There’s a new data point to add to the debate over EMR return on investment.
Norton Healthcare Inc. in Louisville, Ky., has experienced a $12 million increase in federal reimbursement since it started using Epic, Louisville Business First reported. The health system, which operates five hospitals and a network of outpatient sites, is three years into a five-year, $200 million implementation.
Sounds like the beginning of some pretty good ROI. Or does it?
It’s hard to say.
ROI for records systems is notoriously hard to pin down. The word is that many hospitals don’t even try. And they might be onto something.
A revenue boost is a good sign. It’s often a result of improved coding and lower claims denial rates, as Colin Konschak of health care consulting firm Divurgent and Garrett Blair of Norfolk, Va.-based health system Sentara Healthcare recently wrote. And of course, there are the federal incentives for using an EMR — for hospitals, as much as $11 million over four years.
There’s also the rise in productivity that EMRs are expected to cause. At first, an EMR can slow down clinicians’ workflow and cost them and their organization money. But in time, the system could increase productivity.
But revenue is only part of the equation. Cost savings are the more important — and harder to calculate — factor.
Here are a few ways, as described by Konschak and Blair, that EMRs can help hospitals to save:
Less need for transcription.
Reduced use of staff time for copying and filing.
Reduced — often by 50-70 percent — use of preprinted forms.
Potentially lower malpractice premiums because of more complete documentation.
Many other potential benefits are probably real but are even less straightforward to measure. Features such as clinical decision support and electronic medical administration records, for example, could lead to reductions in medical errors — the types of mistakes the federal government no longer pays for. But measuring the money you saved from the errors you didn’t make is fairly abstract.
Many hospitals do little if anything to measure the return on their EMR investment, according to a study released by Beacon Partners last year. Healthcare Scene’s John Lynn wrote a few months ago that CIOs likely view the systems as a “necessary requirement of being a hospital today,” somewhat like cleaning supplies. So they don’t see the need to measure ROI.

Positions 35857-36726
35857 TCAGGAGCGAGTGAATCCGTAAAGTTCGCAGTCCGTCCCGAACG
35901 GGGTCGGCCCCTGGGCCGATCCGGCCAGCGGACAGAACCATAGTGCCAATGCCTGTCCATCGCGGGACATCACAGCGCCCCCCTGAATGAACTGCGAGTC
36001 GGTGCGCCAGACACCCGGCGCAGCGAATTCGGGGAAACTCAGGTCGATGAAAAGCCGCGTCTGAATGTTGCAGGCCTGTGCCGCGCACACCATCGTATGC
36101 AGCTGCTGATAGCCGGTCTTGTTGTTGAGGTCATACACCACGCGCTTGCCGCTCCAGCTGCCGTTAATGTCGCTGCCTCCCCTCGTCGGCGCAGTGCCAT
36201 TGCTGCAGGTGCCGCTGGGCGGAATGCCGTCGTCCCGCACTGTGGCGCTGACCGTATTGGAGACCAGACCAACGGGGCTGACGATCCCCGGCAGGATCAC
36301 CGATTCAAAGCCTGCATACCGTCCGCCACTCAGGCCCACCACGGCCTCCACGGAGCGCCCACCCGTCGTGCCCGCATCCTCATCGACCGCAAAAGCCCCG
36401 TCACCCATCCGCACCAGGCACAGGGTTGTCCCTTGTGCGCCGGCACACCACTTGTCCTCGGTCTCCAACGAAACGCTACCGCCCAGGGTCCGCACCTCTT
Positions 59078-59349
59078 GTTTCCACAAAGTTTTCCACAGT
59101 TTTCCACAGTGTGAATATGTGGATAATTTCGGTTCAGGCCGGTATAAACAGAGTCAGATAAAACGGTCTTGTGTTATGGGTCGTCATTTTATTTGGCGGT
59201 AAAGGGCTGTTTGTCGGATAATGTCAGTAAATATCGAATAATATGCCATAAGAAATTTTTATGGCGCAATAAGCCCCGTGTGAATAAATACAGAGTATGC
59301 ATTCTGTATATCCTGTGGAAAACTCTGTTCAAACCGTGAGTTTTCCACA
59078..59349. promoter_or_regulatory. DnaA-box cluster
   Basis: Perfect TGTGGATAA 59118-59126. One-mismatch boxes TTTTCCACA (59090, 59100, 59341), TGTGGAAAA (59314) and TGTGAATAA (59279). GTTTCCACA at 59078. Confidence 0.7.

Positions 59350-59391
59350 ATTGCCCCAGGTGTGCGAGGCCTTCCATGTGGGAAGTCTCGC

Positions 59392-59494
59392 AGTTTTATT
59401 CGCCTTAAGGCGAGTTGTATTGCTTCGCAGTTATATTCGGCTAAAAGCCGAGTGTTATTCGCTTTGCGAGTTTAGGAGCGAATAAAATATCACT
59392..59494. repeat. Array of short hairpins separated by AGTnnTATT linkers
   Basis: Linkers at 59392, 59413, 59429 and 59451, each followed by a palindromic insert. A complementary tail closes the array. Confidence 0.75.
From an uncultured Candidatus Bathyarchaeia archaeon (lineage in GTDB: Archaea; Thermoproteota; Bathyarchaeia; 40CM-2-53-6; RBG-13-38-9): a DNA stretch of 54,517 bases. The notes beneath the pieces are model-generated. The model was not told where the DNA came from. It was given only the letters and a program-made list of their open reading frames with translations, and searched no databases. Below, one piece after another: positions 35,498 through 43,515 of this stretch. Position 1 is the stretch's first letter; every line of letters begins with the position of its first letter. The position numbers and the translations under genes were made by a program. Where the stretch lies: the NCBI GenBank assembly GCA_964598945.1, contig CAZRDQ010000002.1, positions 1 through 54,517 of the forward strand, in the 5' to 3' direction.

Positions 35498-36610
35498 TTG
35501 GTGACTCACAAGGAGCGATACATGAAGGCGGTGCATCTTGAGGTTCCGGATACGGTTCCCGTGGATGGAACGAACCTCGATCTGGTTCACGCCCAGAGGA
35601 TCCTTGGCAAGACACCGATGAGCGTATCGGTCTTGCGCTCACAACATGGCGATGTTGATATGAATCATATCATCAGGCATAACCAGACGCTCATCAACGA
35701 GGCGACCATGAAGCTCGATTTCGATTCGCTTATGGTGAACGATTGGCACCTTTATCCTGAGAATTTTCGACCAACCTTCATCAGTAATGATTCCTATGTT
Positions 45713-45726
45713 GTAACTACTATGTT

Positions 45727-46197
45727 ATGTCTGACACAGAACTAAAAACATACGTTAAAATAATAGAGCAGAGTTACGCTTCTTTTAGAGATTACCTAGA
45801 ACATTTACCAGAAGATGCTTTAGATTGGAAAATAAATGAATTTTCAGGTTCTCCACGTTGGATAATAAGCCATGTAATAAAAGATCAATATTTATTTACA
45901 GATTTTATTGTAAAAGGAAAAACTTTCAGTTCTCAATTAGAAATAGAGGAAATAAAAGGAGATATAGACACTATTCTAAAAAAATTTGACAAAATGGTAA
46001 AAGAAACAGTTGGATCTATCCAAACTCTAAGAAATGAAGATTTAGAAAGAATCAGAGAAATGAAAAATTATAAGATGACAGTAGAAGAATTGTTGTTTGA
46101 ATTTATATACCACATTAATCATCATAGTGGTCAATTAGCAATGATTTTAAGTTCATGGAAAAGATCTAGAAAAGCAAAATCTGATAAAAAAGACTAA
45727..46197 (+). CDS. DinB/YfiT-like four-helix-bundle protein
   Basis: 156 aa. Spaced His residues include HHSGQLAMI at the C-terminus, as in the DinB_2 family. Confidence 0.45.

To me, the “investment” part of ROI suggests that you have a choice. You put money into something now with the hope — but no guarantee — of a payoff later.
Building an imaging center on the edge of town or buying a surgical robot would probably be considered investments. Maintaining your buildings or upgrading your phones would not.
Doing something the government is making you do is not an investment. Given the reimbursement penalties that will eventually kick in for organizations that stick with paper, it’s hard to imagine that many hospital executives see EMR adoption as a matter choice.
The idea of ROI for EMR is probably outdated, a holdover from the days when having a system was optional. Hospital leaders are shopping for EMRs with an eye toward getting the best value for their money — just the way they shop for cleaning supplies, furniture or legal services.
You could say that as a society we’ve invested in the idea of EMRs and that we’re hoping for a payoff in terms of better outcomes and lower costs. But that doesn’t predict much about whether any particular hospital or doctor will see a dollar-and-cents ROI.
At Norton in Louisville, it sounds like they’re happy just to be recovering some of what they’re spending.
“It really does improve the continuity of care,” Norton’s chief medical officer, Dr. Steve Heilman, told Business First.
For now, it sounds like Norton is on track.
(Note: I work for Business First as a freelancer but didn’t write the story linked here.)